The user's view of a Saab Gripen E multi-role fighter aircraft simulator is shown at the Canadian Association of Defence and Security Industries' CANSEC trade show in Ottawa on May 30, 2018. The SAAB fighter is one the four fighters likely to be in the bidding process (Justin Tang/Canadian Press

Fighter jet procurement: U.S. says Canada unfair, may pull F-35 out, but still wants Canada to buy U.S. jets

The ongoing multi-year saga of Canada’s attempt to replace its ageing CF-18 fighter jets took yet another bizarre twist today.

Every country making such enormous multi-billion dollar purchases  seeks to have domestic benefits in terms of manufacturing of components.

Canada was to buy the F-35 in 2010, and has been sending tens of millions of dollars to Lockheed-Martin annually to remain a “partner” in the F-35 development programme and as one of four international contenders to replace Canada’s CF-18’s, Then there was a problem with the “single source bidding”.

Canada was to buy 88 of the F-35’s, and has paid more than half a billion dollars into the programme, but it’s not assured the model will be the final choice. (via Radio-Canada)

Four planes to bid

In 2015, the Liberals announced they would open the bidding, and while the F-35 was a possibility, also in the running were the Saab Grippen E of Sweden, the Eurofighter Typhoon of Airbus Defence and Space of Britian, and the U.S. Boeing Super Hornet.

Two German Eurofighter Typhoon fighter jets fly over Ovda airbase near Eilat, southern Israel during the 2017 Blue Flag exercise. Canada has generally preferred military craft with two engines, and in addition this model jet has proven experience having been operated by Germany, Spain, Italy, the U.K. and several Middle Eastern countries. (Ariel Schalit/The Associated Press)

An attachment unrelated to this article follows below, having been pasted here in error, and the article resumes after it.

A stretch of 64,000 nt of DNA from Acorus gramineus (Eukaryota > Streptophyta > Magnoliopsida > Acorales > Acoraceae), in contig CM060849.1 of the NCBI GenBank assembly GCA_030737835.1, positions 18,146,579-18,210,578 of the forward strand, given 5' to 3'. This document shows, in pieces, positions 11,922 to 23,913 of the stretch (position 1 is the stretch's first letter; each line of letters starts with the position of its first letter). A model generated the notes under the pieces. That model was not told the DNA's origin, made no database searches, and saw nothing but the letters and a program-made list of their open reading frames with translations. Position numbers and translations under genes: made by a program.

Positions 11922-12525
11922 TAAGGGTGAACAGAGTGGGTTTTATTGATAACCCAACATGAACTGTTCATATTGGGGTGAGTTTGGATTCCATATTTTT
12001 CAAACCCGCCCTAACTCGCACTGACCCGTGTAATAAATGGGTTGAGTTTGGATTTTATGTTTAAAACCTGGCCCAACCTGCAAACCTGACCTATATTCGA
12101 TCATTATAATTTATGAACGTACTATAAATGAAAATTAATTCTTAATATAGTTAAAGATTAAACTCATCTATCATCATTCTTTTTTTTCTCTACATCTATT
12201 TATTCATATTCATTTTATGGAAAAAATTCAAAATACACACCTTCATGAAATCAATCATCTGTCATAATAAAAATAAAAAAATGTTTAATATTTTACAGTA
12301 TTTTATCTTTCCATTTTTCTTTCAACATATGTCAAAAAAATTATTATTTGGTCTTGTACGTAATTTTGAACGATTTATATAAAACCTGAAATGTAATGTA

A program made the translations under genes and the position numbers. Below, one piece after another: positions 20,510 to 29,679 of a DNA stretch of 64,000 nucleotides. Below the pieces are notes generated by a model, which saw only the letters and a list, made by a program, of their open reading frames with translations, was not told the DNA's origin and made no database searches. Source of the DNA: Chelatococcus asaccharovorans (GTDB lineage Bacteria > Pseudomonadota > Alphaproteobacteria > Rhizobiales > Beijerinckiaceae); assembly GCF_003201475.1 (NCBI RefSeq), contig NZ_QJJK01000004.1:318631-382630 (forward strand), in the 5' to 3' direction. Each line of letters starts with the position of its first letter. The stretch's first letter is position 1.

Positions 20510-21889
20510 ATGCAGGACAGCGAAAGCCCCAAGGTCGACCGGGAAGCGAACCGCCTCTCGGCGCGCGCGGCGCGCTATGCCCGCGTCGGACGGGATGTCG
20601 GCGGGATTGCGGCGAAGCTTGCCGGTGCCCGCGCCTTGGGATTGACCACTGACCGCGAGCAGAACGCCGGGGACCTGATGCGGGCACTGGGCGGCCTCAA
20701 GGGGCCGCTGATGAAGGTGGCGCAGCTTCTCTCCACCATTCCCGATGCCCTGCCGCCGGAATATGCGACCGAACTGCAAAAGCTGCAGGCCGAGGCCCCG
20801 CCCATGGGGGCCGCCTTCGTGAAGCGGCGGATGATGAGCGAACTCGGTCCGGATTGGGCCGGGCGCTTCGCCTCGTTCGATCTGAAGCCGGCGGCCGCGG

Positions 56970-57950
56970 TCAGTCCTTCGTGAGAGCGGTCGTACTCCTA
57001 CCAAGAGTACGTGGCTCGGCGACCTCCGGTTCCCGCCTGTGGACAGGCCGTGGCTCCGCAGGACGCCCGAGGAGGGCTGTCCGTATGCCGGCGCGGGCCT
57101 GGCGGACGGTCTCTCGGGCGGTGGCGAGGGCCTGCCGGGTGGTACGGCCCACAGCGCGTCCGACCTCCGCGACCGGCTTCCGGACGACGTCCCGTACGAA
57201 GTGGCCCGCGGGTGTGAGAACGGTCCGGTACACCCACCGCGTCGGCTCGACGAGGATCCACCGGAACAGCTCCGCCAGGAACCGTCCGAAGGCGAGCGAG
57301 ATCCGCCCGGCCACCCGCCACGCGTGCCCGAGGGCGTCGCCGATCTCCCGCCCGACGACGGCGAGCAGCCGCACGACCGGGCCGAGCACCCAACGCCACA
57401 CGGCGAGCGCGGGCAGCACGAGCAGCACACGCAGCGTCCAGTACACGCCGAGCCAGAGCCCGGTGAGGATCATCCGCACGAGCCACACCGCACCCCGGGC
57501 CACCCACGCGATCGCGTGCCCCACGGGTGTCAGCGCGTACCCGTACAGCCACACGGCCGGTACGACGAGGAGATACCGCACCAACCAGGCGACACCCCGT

U.S claims of “unfair” and threats to withdraw

Now a Canadian think tank citing letters written by Pentagon officials last says the U.S has threatened to pull the F-35 out of the competition, saying the Canadian Industrial and Technological Benefits (ITB) Policy, was not part of the F-35 development deal, and it puts the plane at a disadvantage in the bidding.

A letter written by Vice-Admiral Mathias Winter of the U.S. Navy dated December 18.2018 said,  “If the ITB requirement remains in effect, an F-35 offer will not be provided. We look forward to Canada reaffirming its status as an F-35 partner and hope the ITB issue will be resolved quickly so the F-35 is able to compete.”  The letter was sent to the senior director of fighter jet programme at Public Services and Procurment Canada

But wait there’s more

No sooner had this news been made public than the U.S government began urging Canada to buy a U.S made fighter for the $26 billion dollar programme, ie, the Super Hornet or F-35.

The Boeing Super Hornet resembles the F-18 Hornet but is in fact a much different aircraft, Of note is the notch in the wing, something pioneered by Canada’s Avro Arrow in the 1950’s.. Canada was to buy several Super Hornets as a stop gap to replace some of it’s F-18s but a trade dispute ended that plan, and instead Canada bought used Australian F-18s. (AFP- Arian Dennis)

They said it is crucial that any new purchase be able to work alongside U.S military aircraft involved in the North American Aerospace Defense Command (NORAD) which patrols and controls airspace over the continent, especially in the far north.

A spokesman at the U.S Embassy in Ottawa quoted in the Globe and Mail citing crucial inter-operability said his government remains, “hopeful that U.S. firms are able to participate in open and transparent competition processes that can support Canada’s NATO and NORAD obligations, especially when it comes to co-operative engagement capabilities.”

The two European models would have some technical difficulties integrating into fully integrate into the NORAD alliance.

The Canadian government is expected to announce the bidding process for some 88 new fighter jets at the end of May.

How the Canadian general election turns out just a few months later and a possible change of government may affect a purchase is not known. Previous government changes have resulted in cancellation of major contracts. When the Liberals took office in 1993, they cancelled the major military helicopter replacement contract incurring a charge of $483 million in penalties and restarting a multi year search for replacements for the ageing Sea King model,

Additional information-sources

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